BiographyDr. Aleksandr V. Gevorkyan is Associate Professor of Economics at the Department of Economics and Finance of the Peter J. Tobin College of Business at St. John’s University in New York City. He is a Senior Research Fellow at the Vincentian Centre for Church and Society, a Research Fellow at the Center for Global Business Stewardship, and a Board Member at the Armenian Economic Association. Dr. Gevorkyan also serves as ad-hoc Economics Subject Matter Expert for the Permanent Observer Mission of the Holy See To the United Nations. Dr. Gevorkyan’s extensive teaching and research experience covers themes in open economy macroeconomics, macroeconomic policy, economic development, international financial economics, labor migration, and post-socialist transition economics. Dr. Gevorkyan is the author of Transition Economies: Transformation, Development, and Society in Eastern Europe and the Former Soviet Union (Routledge, 2018). He is also a co-editor (with Otaviano Canuto) of Financial Deepening and Post-Crisis Development in Emerging Markets (Palgrave MacMillan in 2016). He is also the author of Innovative Fiscal Policy and Economic Development in Transition Economies (Routledge, 2013 in paperback; 2011 in hardcover).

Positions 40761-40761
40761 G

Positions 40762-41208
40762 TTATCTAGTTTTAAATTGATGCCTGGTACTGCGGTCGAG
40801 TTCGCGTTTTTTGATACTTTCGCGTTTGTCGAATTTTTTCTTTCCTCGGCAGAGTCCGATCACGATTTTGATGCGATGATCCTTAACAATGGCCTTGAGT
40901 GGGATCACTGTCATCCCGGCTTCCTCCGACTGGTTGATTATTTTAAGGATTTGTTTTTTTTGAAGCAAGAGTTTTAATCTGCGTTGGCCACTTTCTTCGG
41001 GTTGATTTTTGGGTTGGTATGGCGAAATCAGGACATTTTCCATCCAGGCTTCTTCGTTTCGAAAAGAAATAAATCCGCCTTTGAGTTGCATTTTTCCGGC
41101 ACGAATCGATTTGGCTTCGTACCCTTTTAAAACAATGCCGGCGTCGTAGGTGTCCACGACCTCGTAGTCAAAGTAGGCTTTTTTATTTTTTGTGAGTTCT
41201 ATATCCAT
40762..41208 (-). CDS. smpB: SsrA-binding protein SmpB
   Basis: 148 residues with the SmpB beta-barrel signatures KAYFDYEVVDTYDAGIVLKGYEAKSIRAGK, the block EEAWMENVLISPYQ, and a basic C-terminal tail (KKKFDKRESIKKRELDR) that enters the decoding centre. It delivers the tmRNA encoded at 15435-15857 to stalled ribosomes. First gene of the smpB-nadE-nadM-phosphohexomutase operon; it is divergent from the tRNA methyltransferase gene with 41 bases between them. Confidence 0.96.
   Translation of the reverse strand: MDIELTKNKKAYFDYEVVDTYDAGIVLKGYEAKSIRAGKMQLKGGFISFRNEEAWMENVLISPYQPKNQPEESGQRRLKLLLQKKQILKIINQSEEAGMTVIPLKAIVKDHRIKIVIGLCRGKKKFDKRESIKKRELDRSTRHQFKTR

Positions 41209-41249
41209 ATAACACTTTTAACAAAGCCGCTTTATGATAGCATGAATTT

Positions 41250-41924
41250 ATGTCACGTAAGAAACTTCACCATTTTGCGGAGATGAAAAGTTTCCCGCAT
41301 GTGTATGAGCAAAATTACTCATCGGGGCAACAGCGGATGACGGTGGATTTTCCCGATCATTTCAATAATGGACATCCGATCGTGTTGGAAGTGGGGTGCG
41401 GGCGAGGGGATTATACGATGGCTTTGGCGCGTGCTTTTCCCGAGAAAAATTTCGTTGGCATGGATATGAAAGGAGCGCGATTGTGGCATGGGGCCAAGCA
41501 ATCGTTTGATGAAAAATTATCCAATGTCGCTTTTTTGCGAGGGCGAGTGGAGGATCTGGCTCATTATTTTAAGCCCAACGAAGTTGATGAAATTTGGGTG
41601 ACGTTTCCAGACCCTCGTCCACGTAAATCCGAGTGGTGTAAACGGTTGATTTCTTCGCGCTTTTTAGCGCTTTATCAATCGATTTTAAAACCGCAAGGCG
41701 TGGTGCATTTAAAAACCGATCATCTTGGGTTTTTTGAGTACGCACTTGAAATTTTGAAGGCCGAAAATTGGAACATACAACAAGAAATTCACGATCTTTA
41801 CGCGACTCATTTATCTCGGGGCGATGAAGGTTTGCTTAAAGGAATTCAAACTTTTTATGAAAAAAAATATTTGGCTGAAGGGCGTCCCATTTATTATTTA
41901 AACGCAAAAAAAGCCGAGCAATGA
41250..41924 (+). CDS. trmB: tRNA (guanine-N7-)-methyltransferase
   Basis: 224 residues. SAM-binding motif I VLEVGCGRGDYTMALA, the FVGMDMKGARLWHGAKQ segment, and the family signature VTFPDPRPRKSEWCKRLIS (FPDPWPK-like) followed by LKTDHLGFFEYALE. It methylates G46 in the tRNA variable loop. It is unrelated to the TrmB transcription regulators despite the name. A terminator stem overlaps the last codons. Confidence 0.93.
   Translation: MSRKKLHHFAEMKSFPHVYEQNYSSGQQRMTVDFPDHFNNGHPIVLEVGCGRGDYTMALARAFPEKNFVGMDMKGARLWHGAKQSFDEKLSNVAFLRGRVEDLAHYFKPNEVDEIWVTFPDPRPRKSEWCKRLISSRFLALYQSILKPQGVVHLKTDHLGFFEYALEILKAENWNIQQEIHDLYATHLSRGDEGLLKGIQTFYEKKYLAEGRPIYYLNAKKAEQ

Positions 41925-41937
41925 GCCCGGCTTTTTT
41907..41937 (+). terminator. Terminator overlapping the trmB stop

PhD, The New School, New York, NY, 2009
Areas of Research / Professional Expertise
Business Economics, Economic development, Economic history, Financial economics, International economics, Macroeconomics, Money and Banking, Transition economics, Urban economics
Central banks, Commodity markets, Economic development, Emerging markets, Exchange rate, Foreign exchange constraint, Macroeconomic policy, Mandated benefits, Labor migration, Open economy macroeconomics, Post-socialist transition, Sovereign debt.
By: Aleksandr V. Gevorkyan
Subjects: Area Studies, Economics, Finance, Business & Industry, History
On Dec 7, 2018 we recorded a podcast with New Books Network's host Andrea Bernardi on the TransitionEconomies book ... we talked about post-socialist economic transition, economic development, economic growth, industrialization, China 's transformation, and even relevance of all that for the EU's economic policy (where I also menioned that finance and soccer are true globalizers...)